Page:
Learning to play the violin has its highs and lows, but sometimes, the journey has its plateaus. At this point, students find that their progress is not improving but at the same time, their skills are not getting worse. I have experienced this issue numerous times in the middle of learning a new piece and having to fix things I believed I already fixed. Also, as a teacher giving violin lessons in Atlanta, I find that after multiple weeks, my students would perform at the same level with little to no improvement in each lesson. This situation poses a challenge to both students and teachers, but as a violinist who has learned to overcome these plateaus, here are some pointers suitable for any student.
Recognize that you reached a high point
While nature’s plateaus are flat, they are at a raised level. This physical aspect of a plateau is often forgotten when compared to a violinist’s progress. I encourage my students to recognize that improvement has happened and if it happened before, it can happen again. Take time to reflect on your journey so far and all the valuable points you incorporated in your practice time to reach your current level of playing. Focusing on the highs are much more productive than being discouraged by the lows.
Focus on the enjoyable moments
What do you love most about playing the violin? Which pieces do you like to listen to? Who are your favorite violinists? Answering these questions can help fill your practice with more encouraging thoughts. Sometimes, I would take some time in my practice to analyze a recording of one of my favorite violinists – finding concrete things that make them so great. Other times, I figure out the tune to a pop song or only play things I like to play. Yes, your violin teacher in Atlanta might not favor your delay in progress learning your assigned music, but finding a pocket of motivation helps with approaching any task at hand.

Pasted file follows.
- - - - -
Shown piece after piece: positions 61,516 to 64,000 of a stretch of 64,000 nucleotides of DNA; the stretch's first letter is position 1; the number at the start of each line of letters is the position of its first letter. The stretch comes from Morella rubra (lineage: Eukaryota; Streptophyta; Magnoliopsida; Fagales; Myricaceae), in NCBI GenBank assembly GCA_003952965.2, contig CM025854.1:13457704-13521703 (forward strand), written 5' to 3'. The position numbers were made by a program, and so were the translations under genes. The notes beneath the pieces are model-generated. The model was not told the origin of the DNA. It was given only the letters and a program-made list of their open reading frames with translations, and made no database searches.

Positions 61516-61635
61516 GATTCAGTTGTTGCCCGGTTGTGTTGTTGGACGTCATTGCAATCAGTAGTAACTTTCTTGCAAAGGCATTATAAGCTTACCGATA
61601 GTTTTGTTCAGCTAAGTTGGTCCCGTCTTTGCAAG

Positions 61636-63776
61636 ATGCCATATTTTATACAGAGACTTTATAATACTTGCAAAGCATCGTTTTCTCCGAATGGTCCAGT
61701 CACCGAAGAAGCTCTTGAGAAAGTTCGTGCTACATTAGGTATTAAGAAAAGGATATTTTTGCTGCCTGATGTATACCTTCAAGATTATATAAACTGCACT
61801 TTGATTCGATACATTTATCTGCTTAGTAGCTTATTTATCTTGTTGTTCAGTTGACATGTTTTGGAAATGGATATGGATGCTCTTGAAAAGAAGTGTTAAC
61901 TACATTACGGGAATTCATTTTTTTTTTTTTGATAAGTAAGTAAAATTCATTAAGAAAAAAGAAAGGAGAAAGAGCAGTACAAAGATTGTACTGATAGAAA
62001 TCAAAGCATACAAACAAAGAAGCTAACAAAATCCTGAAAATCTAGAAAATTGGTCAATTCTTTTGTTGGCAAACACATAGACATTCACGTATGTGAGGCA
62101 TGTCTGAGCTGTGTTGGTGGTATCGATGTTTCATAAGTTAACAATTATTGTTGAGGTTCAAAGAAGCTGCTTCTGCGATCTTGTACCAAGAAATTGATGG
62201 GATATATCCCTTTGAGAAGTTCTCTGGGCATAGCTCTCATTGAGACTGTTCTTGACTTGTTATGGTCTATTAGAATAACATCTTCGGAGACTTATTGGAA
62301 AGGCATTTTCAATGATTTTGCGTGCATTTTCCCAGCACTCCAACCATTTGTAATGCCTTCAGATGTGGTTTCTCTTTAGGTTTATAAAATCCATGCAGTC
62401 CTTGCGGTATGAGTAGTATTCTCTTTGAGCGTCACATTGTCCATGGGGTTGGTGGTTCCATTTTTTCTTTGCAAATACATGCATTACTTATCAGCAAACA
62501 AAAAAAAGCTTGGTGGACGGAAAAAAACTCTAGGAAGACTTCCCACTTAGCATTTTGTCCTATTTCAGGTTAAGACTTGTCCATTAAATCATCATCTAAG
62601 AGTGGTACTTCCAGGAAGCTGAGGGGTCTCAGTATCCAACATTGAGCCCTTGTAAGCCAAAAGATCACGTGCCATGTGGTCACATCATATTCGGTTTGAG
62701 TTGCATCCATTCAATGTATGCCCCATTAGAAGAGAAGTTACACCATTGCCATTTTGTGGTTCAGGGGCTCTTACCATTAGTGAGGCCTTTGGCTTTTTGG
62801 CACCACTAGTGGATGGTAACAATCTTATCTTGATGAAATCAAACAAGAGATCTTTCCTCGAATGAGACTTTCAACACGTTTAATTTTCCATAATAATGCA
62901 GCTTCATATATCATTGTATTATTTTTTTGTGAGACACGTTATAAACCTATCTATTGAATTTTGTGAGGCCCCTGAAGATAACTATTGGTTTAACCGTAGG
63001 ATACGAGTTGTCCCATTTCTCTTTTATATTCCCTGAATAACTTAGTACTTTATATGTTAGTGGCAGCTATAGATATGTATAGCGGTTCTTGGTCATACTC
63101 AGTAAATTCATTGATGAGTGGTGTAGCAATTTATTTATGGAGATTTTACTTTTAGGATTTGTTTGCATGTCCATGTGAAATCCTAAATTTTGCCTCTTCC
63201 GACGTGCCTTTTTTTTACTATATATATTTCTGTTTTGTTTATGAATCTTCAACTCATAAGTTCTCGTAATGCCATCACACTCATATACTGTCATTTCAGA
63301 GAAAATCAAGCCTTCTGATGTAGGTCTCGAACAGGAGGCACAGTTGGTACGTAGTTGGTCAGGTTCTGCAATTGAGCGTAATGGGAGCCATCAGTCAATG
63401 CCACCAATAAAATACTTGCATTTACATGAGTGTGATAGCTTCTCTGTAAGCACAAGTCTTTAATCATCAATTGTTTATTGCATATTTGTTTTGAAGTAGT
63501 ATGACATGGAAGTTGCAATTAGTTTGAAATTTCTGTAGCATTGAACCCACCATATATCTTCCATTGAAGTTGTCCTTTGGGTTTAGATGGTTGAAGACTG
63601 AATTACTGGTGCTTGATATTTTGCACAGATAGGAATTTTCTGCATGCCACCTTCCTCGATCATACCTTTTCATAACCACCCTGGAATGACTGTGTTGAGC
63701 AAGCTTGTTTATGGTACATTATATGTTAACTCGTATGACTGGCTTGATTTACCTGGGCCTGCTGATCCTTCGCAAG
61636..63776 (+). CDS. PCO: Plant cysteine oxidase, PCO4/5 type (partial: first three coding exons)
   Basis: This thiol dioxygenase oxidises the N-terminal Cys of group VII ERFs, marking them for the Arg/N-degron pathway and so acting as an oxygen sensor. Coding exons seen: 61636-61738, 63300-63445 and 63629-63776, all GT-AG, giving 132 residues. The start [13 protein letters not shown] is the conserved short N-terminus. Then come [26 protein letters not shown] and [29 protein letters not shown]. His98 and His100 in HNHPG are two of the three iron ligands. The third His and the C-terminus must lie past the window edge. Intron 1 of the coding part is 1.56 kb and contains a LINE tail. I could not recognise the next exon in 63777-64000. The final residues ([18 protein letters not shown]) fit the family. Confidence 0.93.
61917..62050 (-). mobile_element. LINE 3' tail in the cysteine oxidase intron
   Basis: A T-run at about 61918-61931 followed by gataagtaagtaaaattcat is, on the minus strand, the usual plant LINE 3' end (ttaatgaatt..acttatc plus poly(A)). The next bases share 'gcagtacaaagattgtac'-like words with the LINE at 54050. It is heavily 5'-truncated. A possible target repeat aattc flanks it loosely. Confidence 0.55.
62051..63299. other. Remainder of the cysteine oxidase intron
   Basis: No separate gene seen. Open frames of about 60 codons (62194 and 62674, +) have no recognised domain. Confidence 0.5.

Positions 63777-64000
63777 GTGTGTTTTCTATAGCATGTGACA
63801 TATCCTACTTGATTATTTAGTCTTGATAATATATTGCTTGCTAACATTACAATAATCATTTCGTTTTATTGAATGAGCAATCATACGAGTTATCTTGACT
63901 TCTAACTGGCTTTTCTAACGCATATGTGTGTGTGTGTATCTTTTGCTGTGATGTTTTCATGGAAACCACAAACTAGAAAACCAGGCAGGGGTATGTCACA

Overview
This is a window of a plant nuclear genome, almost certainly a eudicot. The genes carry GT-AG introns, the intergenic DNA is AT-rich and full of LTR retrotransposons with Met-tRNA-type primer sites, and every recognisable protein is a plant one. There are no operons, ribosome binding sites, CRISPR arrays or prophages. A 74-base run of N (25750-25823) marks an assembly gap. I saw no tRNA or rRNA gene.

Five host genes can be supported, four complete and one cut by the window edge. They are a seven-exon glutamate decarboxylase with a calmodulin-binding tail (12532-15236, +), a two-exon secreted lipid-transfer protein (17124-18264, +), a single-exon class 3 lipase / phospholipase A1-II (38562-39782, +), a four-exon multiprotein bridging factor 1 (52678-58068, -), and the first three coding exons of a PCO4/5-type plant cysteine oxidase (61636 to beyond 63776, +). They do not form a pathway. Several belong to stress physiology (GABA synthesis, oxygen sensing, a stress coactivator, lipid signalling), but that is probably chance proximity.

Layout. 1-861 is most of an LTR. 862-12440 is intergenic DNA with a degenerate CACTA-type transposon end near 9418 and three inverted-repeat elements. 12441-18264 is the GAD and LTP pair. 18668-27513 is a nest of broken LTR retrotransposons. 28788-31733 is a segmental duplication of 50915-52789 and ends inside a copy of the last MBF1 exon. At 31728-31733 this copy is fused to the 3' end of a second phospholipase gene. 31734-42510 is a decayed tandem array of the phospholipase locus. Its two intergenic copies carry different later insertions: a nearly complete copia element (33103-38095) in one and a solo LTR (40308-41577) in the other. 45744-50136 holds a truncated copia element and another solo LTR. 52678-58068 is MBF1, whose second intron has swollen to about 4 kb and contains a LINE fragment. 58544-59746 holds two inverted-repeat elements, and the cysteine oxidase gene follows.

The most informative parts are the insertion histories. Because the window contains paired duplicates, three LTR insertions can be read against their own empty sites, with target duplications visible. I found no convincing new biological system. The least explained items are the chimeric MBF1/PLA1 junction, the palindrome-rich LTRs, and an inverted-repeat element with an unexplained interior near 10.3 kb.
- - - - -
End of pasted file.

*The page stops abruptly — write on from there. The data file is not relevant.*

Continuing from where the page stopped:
Set a goal chart
Making set goals helps with finding practice aspirations. When I find myself in a plateau, I would set a challenge for myself, giving me something to work toward. If it is with a piece I am working on, I would aim to memorize and perform the piece with piano by the end of the month. For more specific details, I jot down exactly my goals for practice each week, each day, and each lesson. Technical and expressive goals could also be included to improve upon all elements of progress. Having these goals visibly marked down helps with creating a momentum for every practice session.
Express your concerns to your teacher
If you are in a plateau, trust me, your teacher has been through one as well. Your teacher will better be able to help you if you express your concerns. Take time to think about how you are feeling, what is not improving, and how you try to approach your struggles. For example, if I am struggling with a particular passage in an etude every week and my teacher is constantly pointing out the same problem, I will tell my teacher how I tried to practice each section or what might not be clear about what to fix. Is it the intonation, rhythm, sound, etc? Being specific with your problems make a big difference.
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